Jude Law is partly responsible for pissing on dead actors’ legacies

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Laurence Olivier is widely considered one of the finest actors to have ever lived and his legacy in about as solid as a cast iron condom. That said, even the best actors have an embarrassing smear somewhere on their résumé, in Olivier’s case though that mistake wasn’t his fault. Largely because it happened a decade after he died. 

Specifically we’re talking about the film Sky Captain and the World of Tomorrow, a film that was, shall we say, ambitious for its time with nearly the entire film being realised using CGI. The problem with this choice is that the quality of CGI at the time was, to put it diplomatically, lacking. Though admittedly the film did have a strong, or at least, consistent art style and direction the fact it was nearly two hours long and featured characters so paper thin you could read the newspaper through them made it really, really overstay it’s welcome.

Now one of the more baffling decisions made during the production of the film was to never have the main villain, Dr Totenkopf, appear on screen until like the last 5 minutes, and even then, only have them appear by proxy as a low-rent Zordon-ass looking hologram.

“Rangers, Angel Grove is in danger.”

Well the reasoning behind this is that the actor playing Dr Totenkopf, Laurence Olivier had been dead for 13 years when production began. In fact, he was so dead from so long ago that the kind of technology ordinarily used to “revive” dead actors today didn’t exist, forcing them to use heavily edited archive footage of Olivier and a stand-in voice actor to have him “appear” in the film. Which begs the question, why even bother? Well, apparently the blame for this rests squarely on the tightly toned shoulders of Jude Law.

You see, according to people who worked on the movie the decision to have Olivier play the villainous Dr Totenkpf was Jude Law’s idea, with the actor reportedly being almost, unnervingly excited to resurrect the actor and piss all over his legacy. Hell, Law was even delighted at the idea of the film’s climax being woefully underwhelming by only having Olivier appear as, quite fittingly, a screaming digital visage of the late actor that is later revealed to be a mocking facsimile created by soulless machines intent on abusing his likeness for their own ends.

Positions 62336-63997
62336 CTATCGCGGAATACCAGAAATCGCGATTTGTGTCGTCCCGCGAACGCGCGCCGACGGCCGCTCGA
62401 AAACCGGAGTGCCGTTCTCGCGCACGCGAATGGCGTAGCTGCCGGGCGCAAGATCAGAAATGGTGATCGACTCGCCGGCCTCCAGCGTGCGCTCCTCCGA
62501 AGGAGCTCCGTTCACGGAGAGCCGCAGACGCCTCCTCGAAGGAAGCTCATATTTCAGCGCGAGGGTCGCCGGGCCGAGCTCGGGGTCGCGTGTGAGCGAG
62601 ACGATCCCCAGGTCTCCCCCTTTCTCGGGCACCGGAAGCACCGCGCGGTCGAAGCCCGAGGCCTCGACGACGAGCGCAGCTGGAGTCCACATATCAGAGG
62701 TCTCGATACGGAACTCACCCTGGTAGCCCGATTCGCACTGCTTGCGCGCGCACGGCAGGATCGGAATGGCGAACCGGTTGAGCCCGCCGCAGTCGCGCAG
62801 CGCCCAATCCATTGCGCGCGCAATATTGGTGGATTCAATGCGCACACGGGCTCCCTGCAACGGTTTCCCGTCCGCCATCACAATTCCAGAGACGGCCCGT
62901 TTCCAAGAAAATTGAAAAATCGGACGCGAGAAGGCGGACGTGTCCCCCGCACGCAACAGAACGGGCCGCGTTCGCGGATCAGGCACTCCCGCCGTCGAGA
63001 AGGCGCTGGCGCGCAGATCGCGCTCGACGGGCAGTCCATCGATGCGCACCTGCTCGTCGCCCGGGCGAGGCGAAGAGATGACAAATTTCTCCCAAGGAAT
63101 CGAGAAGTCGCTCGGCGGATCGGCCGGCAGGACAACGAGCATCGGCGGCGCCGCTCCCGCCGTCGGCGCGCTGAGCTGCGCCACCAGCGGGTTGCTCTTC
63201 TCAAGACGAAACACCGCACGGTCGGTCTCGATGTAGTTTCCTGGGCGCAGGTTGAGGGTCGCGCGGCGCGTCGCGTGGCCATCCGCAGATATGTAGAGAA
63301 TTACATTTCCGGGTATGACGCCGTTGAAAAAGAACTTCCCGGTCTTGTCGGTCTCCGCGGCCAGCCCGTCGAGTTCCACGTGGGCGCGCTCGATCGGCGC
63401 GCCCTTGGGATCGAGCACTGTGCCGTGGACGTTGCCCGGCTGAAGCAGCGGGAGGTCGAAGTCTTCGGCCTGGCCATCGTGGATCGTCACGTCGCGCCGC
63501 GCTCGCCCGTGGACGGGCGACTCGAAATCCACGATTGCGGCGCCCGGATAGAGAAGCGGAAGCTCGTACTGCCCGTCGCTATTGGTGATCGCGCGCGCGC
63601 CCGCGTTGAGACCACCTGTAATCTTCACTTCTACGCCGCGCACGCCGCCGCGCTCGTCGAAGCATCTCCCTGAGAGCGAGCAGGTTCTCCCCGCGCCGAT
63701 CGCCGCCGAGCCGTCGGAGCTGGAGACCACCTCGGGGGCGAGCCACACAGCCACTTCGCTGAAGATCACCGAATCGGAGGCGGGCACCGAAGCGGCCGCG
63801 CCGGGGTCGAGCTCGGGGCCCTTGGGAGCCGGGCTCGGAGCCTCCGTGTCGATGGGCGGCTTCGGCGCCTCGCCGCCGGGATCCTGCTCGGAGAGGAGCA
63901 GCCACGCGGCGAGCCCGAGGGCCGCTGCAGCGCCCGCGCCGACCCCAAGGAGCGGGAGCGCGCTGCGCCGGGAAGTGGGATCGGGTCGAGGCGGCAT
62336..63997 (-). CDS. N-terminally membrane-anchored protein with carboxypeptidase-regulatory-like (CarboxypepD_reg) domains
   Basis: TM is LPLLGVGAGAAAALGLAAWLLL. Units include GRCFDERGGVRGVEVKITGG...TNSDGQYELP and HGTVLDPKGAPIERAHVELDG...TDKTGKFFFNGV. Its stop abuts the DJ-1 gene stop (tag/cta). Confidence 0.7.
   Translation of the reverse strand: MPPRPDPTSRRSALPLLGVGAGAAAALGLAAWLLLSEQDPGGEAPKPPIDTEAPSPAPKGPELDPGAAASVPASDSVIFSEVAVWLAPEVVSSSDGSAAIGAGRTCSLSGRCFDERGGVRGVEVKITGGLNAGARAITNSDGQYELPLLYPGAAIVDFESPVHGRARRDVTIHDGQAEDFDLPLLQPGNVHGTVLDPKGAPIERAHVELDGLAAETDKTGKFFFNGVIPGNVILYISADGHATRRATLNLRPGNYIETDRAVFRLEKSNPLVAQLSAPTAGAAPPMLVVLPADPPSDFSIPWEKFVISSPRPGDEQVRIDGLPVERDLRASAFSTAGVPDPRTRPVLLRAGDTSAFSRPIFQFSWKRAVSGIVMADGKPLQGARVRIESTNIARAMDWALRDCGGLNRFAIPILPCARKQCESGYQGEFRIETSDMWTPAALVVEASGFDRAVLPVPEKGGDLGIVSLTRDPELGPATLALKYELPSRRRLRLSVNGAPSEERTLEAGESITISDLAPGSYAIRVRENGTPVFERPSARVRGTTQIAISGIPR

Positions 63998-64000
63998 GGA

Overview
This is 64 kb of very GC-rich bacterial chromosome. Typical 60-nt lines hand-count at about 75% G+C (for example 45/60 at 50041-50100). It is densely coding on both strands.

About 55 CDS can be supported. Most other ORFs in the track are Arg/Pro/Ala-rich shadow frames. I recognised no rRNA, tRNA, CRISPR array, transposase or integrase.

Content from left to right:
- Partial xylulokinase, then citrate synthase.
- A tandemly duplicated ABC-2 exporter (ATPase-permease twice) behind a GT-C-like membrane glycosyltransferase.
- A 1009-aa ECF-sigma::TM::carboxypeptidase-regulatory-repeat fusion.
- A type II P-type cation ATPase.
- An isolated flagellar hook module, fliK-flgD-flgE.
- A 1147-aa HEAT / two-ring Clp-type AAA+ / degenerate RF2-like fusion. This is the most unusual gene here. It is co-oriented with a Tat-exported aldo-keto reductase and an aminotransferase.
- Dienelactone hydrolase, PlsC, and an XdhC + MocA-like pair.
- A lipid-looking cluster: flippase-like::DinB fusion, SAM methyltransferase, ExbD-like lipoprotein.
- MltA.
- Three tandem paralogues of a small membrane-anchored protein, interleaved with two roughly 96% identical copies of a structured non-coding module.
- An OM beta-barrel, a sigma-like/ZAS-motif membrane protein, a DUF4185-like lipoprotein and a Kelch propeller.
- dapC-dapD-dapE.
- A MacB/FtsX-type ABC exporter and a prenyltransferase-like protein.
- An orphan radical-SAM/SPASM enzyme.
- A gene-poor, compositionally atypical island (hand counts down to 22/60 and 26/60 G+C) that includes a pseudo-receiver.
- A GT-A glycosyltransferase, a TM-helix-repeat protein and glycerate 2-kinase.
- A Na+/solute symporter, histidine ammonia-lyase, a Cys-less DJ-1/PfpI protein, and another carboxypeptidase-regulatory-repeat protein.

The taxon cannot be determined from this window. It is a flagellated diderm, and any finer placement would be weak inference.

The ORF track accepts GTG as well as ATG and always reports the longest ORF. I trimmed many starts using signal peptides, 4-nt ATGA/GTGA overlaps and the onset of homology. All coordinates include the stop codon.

Like the film literally ends by revealing that Olivier’s character has been dead all along and that his image was used against his will to sell an idea he did not believe in. You literally couldn’t make this shit up.

Anyway, in an interview Law was not only excited about this idea, but gave the twist of Olivier being dead away in press junkets and the like. Because everything related to this movies has to be woefully underwhelming anti-climactic it seems.

Now while the idea of resurrecting dead actors for a role was something done in movies before Sky Captain’s release, an important distinction is that it was largely done when an actor had died or something. Curiously one of the earliest examples of this also involves Olivier, specifically the film Spartacus which was re-released shortly after Olivier’s death and had an old scene restored with Anthony Hopkin’s voicing Olivier’s character as the scene didn’t have an audio track.

Moving on, the release of Sky Captain shifted Hollywood’s approach to this concept and showed that they didn’t just need to use this technology if an actor passed away unexpectedly or something and that it was, in fact, entirely possible to loosen the icy grip of death from an actor’s soul and force them to suffer in digital agony for our enjoyment. Forever.

Thanks, Jude Law.